Greater Anjou is a modern term to describe the area consisting of Anjou, Maine, Touraine, Vendôme, and Saintonge. Here, prévôts, the seneschal of Anjou, and other seneschals governed. They were based at Tours, Chinon, Baugé, Beaufort, Brissac, Angers, Saumur, Loudun, Loches, Langeais and Montbazon.
However, the constituent counties, such as Maine, were often administered by the officials of the local lords, rather than their Angevin suzerains. Maine was at first largely self-ruling and lacked administration until the Angevin kings made efforts to improve administration by installing new officials, such as the seneschal of Le Mans. These reforms came too late for the Angevins however, and only the Capetians saw the beneficial effects of this reform after they annexed the area.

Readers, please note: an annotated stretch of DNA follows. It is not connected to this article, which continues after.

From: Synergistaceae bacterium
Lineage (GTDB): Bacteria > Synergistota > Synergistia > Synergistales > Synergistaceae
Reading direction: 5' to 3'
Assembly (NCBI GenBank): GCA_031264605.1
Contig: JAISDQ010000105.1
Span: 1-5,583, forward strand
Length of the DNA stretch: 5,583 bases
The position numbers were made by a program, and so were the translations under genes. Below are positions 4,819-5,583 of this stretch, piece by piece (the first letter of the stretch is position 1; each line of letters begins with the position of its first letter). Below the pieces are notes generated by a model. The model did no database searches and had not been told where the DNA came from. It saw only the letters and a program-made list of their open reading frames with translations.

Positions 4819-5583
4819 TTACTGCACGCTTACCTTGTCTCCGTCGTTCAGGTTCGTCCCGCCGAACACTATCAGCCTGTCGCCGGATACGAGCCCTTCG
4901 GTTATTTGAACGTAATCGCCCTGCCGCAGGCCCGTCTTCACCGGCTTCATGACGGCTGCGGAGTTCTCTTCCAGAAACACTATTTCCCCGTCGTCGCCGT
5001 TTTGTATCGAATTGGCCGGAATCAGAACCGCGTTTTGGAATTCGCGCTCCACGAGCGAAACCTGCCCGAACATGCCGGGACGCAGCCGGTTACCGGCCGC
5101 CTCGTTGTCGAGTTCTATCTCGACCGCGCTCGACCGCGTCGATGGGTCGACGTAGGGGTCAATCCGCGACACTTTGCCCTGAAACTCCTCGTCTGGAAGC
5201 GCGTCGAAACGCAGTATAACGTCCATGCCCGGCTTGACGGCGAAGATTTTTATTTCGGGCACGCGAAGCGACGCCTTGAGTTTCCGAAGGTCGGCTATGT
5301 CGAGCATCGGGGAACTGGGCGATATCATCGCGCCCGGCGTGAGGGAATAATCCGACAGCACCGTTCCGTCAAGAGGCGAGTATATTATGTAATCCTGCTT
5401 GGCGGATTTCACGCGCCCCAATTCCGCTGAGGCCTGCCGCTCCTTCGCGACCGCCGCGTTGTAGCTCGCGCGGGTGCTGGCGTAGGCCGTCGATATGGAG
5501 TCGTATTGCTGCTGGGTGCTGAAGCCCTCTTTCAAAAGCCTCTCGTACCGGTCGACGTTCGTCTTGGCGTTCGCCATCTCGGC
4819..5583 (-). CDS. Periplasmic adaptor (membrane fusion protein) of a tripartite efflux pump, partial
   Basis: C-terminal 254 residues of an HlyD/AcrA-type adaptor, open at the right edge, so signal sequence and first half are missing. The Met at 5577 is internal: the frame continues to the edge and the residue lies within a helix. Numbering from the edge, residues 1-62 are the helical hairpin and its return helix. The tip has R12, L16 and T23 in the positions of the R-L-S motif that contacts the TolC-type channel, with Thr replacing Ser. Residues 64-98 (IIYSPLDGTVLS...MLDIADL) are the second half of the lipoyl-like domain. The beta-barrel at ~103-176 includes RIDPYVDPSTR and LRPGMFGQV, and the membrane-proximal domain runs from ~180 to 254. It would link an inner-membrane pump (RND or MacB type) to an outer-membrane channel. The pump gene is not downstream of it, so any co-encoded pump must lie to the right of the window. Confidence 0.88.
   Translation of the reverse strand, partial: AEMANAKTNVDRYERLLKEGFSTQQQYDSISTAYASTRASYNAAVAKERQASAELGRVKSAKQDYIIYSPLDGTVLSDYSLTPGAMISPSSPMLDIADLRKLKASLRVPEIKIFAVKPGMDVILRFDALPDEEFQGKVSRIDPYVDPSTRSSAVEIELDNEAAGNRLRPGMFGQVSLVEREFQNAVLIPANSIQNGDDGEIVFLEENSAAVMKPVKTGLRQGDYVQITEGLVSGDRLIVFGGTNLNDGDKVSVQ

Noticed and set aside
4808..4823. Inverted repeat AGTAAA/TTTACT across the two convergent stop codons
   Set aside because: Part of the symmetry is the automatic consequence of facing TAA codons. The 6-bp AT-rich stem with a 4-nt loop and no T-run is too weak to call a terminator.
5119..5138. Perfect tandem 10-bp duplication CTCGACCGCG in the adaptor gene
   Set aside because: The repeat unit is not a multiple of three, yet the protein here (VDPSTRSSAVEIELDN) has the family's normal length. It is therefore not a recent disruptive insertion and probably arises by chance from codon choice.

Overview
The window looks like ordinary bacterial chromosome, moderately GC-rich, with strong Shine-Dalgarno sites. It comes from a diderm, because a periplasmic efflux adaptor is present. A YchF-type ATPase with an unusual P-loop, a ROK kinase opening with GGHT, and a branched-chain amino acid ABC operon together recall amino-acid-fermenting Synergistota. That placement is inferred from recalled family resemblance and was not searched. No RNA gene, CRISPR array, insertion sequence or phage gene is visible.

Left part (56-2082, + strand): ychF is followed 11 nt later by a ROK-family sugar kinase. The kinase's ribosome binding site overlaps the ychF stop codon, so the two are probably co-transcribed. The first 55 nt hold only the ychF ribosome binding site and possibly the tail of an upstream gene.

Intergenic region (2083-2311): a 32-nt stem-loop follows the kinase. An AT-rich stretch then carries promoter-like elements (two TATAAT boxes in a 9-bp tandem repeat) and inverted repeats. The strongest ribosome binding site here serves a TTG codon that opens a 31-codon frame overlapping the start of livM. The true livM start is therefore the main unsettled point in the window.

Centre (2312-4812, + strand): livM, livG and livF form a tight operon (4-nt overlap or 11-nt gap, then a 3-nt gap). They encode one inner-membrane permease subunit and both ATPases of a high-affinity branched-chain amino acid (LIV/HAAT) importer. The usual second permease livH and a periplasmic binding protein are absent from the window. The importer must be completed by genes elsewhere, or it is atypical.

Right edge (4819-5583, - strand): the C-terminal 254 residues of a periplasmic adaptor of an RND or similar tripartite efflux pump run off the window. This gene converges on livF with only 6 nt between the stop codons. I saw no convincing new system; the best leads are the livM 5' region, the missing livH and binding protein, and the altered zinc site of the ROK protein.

Aquitaine differed in the level of administration in its different constituent regions. Gascony was a very loosely administrated region. Officials were stationed mostly in Entre-Deux-Mers, Bayonne, Dax, but some were found on the pilgrimage route to Santiago de Compostela and also on the river Garonne up to Agen. The rest of Gascony was not administered, despite being such a large area compared to other smaller, well-administered provinces.